Reading that headline, you might think I’m about to tell you what the next big thing in social media is.
But I’m not. Because I can’t. Because I don’t know.
And if I knew, do you think I’d be sharing it on a blog, of all things? Blogging is dead, man. Wired told us so, way back in October 2008 (Twitter, Flickr, Facebook Make Blogs Look So 2004).
No, if I knew, I’d be tweeting it, or maybe flickring it, or facebooking it, or next-big-thinging it.
The funny thing about the next big thing, is that even the smartest people — the experts — have a pretty lousy track record when it comes to predicting what it will be. We’ve all seen those quotes from business leaders and inventors of the past who made bold predictions for their time that have since turned out to be so very wrong. Using our keen sense of hindsight, it’s easy to poke fun at those guys. But how good are we at trying to predict what technologies will stick? Two years ago, ReadWriteWeb‘s Emre Sokullu predicted that Joost would be all the rage by now. A little less than two years ago, RRW offered a top-10 list of future web trends for the decade of 2007-2017. And last month, Shel Holtz predicted in his podcast (podcast? really?) that AudioBoo could be the up-and-coming next big thing in social networking.
As a higher ed communicator who’s trying to find the right mix of media platforms to connect with diverse audiences and keep them informed about the goings on of one university, my head swirls when I think about the many avenues we’re using simply to accomplish two things:
- Connect with a broad range of audiences — from elementary school kids for summer camps to octogenarian and nonagenarian alumni; and
- Stay up to speed on the latest communications technologies in order to remain relevant to our constituents.
So when I think about the next big thing, I think about how we connect with our constituents. I think about how many of our alumni are using the mobile web, how many prospective students find our Facebook page useful, how many legislators actually see the news releases we email to them, whether anyone is paying attention to our university blogs anymore. I wonder about the time and money spent on traditional approaches — the quarterly alumni magazine, the printed admissions pieces, the save-the-date cards — and ponder whether moving more of these approaches toward a web-based platform would make sense, or whether simply adding a web-based or social media-based component to extend our reach, like tentacles of an octopus, is the right approach. And then I start thinking about the next big thing and wonder how much time and energy I should devote to investigating that.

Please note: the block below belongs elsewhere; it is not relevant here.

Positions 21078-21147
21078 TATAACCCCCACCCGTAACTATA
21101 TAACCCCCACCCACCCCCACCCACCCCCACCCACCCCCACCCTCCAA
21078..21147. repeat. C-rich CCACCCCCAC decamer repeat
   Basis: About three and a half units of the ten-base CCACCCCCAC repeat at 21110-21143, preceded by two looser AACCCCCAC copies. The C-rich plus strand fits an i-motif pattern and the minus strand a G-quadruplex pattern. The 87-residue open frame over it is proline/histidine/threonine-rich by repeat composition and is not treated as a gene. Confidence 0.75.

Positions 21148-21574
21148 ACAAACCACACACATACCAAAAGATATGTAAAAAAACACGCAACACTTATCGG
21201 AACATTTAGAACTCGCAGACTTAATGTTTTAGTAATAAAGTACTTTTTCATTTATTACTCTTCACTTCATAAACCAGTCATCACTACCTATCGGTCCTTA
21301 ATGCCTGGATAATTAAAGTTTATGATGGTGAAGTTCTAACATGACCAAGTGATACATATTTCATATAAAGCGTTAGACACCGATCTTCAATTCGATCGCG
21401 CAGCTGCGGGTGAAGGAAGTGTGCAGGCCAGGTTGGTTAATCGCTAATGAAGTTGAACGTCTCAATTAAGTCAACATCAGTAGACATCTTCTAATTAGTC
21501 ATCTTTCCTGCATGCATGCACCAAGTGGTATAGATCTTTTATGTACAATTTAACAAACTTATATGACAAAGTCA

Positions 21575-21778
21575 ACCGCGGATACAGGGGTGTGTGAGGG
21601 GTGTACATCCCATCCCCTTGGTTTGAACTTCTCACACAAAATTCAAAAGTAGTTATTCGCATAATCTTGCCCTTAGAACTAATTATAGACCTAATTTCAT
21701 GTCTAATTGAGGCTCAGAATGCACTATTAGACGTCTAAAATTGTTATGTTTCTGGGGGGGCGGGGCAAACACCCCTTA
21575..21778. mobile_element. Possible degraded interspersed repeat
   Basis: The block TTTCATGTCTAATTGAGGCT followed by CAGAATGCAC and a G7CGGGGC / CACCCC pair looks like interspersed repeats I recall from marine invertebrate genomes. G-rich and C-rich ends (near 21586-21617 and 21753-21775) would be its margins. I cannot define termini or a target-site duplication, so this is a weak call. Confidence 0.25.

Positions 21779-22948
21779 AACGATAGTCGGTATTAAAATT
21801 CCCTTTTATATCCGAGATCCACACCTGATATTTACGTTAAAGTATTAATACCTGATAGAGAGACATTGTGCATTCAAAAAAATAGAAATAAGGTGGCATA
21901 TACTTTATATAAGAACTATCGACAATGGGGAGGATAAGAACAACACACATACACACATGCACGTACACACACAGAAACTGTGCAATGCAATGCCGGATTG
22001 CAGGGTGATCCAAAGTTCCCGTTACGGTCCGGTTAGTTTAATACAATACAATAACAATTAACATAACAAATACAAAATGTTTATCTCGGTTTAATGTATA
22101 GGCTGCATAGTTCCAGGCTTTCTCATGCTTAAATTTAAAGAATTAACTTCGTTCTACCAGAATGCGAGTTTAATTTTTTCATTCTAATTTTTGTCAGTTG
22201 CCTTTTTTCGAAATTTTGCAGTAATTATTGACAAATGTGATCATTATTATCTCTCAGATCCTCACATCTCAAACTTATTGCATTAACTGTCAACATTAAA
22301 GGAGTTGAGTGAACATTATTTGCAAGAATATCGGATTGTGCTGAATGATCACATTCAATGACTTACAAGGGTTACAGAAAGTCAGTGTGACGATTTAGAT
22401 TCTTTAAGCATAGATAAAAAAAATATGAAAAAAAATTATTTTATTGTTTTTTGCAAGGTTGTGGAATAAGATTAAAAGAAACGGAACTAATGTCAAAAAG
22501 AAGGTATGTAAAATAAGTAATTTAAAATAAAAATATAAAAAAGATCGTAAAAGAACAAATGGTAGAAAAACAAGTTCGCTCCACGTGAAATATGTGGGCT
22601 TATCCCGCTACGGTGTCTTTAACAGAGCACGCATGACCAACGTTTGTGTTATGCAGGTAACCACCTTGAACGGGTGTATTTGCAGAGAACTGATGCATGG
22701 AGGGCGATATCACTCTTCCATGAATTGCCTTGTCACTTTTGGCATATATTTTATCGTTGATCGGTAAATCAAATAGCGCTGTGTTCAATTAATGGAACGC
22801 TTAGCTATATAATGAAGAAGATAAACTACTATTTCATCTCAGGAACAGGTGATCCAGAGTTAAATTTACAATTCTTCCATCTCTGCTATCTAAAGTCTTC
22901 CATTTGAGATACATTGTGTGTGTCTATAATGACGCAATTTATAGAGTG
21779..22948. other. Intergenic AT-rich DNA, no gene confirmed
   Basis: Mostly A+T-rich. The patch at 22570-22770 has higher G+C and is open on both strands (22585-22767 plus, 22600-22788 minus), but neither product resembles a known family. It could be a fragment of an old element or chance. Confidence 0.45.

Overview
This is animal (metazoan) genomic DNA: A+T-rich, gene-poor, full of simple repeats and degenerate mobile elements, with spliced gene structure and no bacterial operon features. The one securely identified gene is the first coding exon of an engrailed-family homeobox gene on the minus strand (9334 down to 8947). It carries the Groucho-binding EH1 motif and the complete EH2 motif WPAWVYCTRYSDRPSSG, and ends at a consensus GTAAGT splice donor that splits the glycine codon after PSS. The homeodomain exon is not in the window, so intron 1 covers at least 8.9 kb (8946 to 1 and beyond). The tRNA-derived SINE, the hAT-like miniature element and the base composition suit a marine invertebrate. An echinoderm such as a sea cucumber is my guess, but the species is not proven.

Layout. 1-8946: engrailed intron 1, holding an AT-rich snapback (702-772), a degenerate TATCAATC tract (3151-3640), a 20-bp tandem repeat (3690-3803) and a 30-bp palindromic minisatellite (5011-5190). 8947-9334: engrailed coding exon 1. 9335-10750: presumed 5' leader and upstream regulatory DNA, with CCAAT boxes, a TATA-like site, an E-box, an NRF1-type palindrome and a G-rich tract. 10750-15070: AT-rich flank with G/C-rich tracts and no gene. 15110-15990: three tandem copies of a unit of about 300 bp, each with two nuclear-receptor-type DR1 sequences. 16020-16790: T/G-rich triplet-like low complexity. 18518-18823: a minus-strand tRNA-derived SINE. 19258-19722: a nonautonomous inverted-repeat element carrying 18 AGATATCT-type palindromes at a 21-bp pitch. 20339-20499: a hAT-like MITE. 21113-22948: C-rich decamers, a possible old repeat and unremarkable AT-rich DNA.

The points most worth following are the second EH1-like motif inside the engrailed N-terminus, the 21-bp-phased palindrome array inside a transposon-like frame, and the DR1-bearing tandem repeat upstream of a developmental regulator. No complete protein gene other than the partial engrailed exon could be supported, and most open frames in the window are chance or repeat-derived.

What got my started on this post was blog fatigue. I don’t know if it has more to do with the time of year or a changing attitude toward blogging, but my interest in regular blogging seems to be on the wane lately. In my social media world, I tend to gravitate toward Twitter (where my network includes higher ed colleagues, online acquaintances in other fields of marketing and PR, some writers and musicians I follow, some students and alumni of Missouri S&T, and one sibling), then Facebook (where I connect with old high school friends and S&T students and alumni), and lastly, the higher ed and PR/marketing blogs that form the loose network that also, in the past two years, has spilled over into Twitter, and does so more and more these days.
If I had to rank my preference for social networks, I’d put Twitter first, with Facebook a distant second. Blogging (both the practice of creating posts and the act of reading others regularly) would come in dead last.
Maybe the guy at Wired is right. Maybe blogging is so 2004. Funny, then, that I didn’t create this one until 2005. Which further proves my point that I know absolutely nothing about the next big thing.
P.S. – I just created a Tumblr account. Maybe that’s the next big thing. For me, anyway.